Delaware’s first female chief justice of a nationally recognized business court will oversee the case of Twitter Inc., which, according to court records, seeks to hold back Elon Musk in a 44 billion (approximately Rs 3,51,000 crore) deal to buy the social media platform.
Kathleen McCormick took over as chancellor, or chief judge, last year after the retirement of Andre Bouchard, the Court of Chancery, a preferred venue for major corporate disputes.
McCormick’s first decisions will include a request from Twitter for a four-day trial in September, an incredibly tough deadline for such a complex case.
McCormick’s final ruling on the merger may be appealed to the Delaware Supreme Court.
In the lawsuit filed Tuesday, Twitter accuses Musk of a long list of violations of the affiliation agreement. It said the world’s richest man wanted to take a step back from falling stock at Tesla Inc., where he was chief executive of the electric vehicle maker.
Musk has accused Twitter of violating merger agreements because it refused to share information about spam accounts, made misrepresentations, and deviated from its normal course of business by firing executives.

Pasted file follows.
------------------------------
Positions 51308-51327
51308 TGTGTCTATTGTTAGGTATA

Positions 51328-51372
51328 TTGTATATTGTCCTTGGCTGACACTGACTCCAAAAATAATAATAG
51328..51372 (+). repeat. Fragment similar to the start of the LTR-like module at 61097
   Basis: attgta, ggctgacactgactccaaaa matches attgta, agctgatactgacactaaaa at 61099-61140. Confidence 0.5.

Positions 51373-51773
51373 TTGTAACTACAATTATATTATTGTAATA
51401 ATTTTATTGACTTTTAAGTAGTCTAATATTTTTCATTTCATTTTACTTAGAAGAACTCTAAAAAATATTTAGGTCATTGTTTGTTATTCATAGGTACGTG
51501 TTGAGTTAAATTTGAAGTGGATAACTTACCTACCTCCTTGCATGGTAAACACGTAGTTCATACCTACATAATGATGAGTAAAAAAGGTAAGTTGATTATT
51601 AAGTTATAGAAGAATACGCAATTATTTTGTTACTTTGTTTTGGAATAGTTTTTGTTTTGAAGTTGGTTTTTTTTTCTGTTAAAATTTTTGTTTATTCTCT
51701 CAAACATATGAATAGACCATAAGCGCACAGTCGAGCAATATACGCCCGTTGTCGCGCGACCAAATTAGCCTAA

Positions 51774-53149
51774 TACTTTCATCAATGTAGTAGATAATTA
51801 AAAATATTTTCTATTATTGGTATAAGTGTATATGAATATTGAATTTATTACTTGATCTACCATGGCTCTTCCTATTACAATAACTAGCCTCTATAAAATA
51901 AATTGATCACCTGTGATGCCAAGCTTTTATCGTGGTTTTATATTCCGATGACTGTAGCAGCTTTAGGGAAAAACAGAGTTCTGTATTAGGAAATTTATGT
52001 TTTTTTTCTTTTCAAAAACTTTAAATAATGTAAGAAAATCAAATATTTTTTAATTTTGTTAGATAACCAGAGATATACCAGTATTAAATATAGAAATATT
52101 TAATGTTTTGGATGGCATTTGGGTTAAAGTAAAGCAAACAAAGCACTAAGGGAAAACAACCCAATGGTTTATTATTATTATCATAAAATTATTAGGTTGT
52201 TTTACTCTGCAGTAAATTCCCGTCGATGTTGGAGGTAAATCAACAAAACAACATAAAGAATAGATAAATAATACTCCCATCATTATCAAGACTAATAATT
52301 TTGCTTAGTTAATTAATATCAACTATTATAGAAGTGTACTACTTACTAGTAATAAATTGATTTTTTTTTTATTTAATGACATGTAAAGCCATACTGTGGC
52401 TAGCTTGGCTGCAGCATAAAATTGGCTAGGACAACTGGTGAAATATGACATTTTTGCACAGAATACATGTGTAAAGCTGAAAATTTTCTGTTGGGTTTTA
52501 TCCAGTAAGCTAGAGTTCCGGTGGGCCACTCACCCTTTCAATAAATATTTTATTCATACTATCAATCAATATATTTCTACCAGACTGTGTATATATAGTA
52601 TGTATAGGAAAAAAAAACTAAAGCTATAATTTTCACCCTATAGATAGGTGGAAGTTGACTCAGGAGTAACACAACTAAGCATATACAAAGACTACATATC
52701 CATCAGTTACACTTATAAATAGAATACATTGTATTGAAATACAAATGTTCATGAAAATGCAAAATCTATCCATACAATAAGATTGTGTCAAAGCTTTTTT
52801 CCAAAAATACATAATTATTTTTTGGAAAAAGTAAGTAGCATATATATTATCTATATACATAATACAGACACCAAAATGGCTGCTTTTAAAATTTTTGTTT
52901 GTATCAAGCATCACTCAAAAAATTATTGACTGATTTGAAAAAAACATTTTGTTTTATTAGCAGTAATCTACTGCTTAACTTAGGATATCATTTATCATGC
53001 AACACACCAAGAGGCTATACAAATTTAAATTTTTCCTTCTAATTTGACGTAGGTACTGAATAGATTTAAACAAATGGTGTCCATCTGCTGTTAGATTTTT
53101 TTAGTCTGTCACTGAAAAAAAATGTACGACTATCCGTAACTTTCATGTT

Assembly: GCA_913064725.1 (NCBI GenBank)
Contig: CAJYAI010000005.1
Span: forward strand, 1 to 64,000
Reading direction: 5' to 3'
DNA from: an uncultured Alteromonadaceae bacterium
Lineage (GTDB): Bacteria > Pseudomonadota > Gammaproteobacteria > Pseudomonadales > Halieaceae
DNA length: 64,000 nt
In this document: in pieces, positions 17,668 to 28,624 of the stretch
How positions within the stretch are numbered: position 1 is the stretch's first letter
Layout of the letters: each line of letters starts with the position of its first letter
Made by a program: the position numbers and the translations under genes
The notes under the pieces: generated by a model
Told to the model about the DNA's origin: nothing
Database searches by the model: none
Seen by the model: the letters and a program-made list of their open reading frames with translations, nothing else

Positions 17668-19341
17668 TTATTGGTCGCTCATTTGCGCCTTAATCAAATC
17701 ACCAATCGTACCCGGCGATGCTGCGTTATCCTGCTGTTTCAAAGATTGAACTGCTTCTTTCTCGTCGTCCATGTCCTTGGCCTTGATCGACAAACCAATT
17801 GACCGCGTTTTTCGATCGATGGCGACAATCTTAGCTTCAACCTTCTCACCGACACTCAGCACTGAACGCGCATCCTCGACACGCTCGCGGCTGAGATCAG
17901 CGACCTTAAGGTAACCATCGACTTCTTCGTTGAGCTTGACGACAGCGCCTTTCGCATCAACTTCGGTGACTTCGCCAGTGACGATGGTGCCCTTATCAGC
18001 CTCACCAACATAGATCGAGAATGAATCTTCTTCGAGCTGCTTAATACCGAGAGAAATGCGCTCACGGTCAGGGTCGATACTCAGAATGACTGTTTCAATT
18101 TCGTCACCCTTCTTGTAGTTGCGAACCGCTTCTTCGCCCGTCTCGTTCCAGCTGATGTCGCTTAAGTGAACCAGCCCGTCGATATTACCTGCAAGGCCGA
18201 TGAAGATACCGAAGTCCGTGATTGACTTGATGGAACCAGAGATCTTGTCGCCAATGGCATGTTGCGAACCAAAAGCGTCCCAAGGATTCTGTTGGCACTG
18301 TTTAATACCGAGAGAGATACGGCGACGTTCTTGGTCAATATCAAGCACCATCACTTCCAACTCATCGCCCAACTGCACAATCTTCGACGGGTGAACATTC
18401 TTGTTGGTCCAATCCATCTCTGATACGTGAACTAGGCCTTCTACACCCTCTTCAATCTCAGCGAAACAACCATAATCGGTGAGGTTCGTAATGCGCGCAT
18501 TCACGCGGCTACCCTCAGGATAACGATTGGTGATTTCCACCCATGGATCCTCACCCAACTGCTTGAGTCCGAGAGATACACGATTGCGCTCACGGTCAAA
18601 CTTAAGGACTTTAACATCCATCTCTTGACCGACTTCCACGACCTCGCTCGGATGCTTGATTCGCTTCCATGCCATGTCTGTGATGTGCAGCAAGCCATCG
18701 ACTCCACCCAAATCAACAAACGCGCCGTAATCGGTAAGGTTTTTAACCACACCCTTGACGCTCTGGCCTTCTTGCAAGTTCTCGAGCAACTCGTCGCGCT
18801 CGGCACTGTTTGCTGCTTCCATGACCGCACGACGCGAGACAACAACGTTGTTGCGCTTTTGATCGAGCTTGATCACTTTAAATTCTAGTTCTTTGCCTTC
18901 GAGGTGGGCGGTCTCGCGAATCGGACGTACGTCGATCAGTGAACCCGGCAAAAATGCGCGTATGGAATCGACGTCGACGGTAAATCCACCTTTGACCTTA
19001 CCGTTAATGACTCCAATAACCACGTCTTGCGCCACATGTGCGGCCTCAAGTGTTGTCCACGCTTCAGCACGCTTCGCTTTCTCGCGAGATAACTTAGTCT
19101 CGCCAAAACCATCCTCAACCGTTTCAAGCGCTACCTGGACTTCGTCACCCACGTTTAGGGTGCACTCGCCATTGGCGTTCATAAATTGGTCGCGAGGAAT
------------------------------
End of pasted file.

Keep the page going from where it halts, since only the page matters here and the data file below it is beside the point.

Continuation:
McCormick is also overseeing a lawsuit against Tesla shareholders seeking to cancel Mask’s $ 56 billion (approximately Rs 4,46,700 crore) compensation package from the automaker. He set October as the trial date for the case.
Delaware is a popular incorporation destination for most US public companies, including Tesla and other masked companies such as tunneling venture The Boring Company and Space Exploration Technologies, known as SpaceX.
It gives courts jurisdiction over vast amounts of wealth masking the need to compel consent. Lawyers say the court will detain Musk for contempt and start imposing fines until he orders.
Francis Pileggi, attorney for Louis Brisbois in Wilmington, Delaware, said the court has “sufficient power to enforce his order.”
If Musk continues to ignore a ruling, the court may order Tesla and other Delaware-incorporated companies where Musk owns a share to seize his assets or return the shares.
“He’s going to be treated like a deadbeat dad who doesn’t pay child support,” said UConn School of Law professor Minor Myers. “It won’t be hard.”
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